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Press Release

U.S. Attorney Will Thompson Presents 2023 Law Enforcement Awards

For Immediate Release
U.S. Attorney's Office, Southern District of West Virginia
Fallen Nicholas County Sheriff’s Deputy Also Honored at Ceremony

CHARLESTON, W.Va. – United States Attorney Will Thompson honored more than 60 federal, state and local law enforcement professionals today for their outstanding contributions to investigations and cases in the Southern District of West Virginia.

The 2023 Law Enforcement Awards, presented during a ceremony at the Robert C. Byrd U.S. Courthouse in Charleston, recognize both invaluable assistance within specific categories of cases and office initiatives as well as overall exemplary service over the past year.

“These are the men and women who keep our communities safe. They represent the ideals of law enforcement,” Thompson said. “Through these awards, we particularly seek to honor collaborative efforts, in the way of joint investigations or partnerships formed to spearhead criminal justice initiatives.”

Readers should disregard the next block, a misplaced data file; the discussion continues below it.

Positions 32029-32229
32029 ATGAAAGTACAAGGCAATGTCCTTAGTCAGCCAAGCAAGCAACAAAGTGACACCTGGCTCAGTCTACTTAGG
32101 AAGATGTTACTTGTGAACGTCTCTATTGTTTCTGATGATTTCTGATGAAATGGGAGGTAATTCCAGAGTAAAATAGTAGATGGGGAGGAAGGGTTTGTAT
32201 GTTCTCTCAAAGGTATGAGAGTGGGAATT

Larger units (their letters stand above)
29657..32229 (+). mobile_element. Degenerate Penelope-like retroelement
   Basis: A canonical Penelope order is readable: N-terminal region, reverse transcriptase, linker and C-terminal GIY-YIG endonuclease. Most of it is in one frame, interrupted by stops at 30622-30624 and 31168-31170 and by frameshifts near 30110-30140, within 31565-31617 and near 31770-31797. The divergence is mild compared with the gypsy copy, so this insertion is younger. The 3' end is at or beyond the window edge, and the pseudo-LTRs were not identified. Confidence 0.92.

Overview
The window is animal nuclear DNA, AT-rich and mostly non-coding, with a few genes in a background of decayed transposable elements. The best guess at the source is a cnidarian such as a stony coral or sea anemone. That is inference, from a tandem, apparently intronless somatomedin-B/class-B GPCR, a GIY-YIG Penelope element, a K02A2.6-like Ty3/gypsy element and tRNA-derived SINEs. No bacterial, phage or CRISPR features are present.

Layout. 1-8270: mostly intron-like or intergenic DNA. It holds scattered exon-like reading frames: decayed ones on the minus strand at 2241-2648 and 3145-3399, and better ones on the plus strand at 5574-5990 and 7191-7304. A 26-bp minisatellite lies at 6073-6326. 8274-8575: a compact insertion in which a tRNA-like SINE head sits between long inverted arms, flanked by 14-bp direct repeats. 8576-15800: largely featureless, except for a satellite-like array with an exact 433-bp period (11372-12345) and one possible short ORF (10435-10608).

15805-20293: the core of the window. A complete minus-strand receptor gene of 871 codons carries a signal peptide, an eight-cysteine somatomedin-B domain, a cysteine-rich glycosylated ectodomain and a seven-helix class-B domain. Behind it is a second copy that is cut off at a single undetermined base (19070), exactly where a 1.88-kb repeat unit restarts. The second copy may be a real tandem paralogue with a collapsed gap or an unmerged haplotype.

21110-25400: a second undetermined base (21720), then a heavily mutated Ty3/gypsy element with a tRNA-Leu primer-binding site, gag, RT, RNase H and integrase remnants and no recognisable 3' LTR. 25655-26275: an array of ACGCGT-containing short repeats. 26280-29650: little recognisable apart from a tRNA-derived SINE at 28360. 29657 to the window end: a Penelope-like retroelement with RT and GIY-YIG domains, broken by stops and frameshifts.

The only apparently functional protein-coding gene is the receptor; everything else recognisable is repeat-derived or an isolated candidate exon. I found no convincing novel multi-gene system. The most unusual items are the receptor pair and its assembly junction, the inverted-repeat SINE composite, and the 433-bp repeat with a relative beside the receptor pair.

The annual awards ceremony is held in conjunction with National Police Week, which pays special recognition to those law enforcement officers who have lost their lives in the line of duty for the safety and protection of others. The names engraved on the National Law Enforcement Officer Memorial this year include that of Nicholas County Sheriff’s Deputy Thomas Edward Baker III. On June 3, 2022, Deputy Baker was fatally shot while he and other law enforcement officers responded to a domestic disturbance in the Birch River area.

Thompson led a moment of silence for Deputy Baker and other fallen law enforcement officers during the ceremony.

Law enforcement officers and organizations were honored in the following categories:

Category: Project Safe Childhood

Project Safe Childhood (PSC) is a nationwide initiative to combat the growing epidemic of child sexual exploitation and abuse, launched by the Department of Justice in 2006. Led by U.S. Attorneys’ Offices, Project Safe Childhood marshals federal, state and local resources to better locate, apprehend and prosecute individuals who exploit children via the internet, as well as to identify and rescue victims.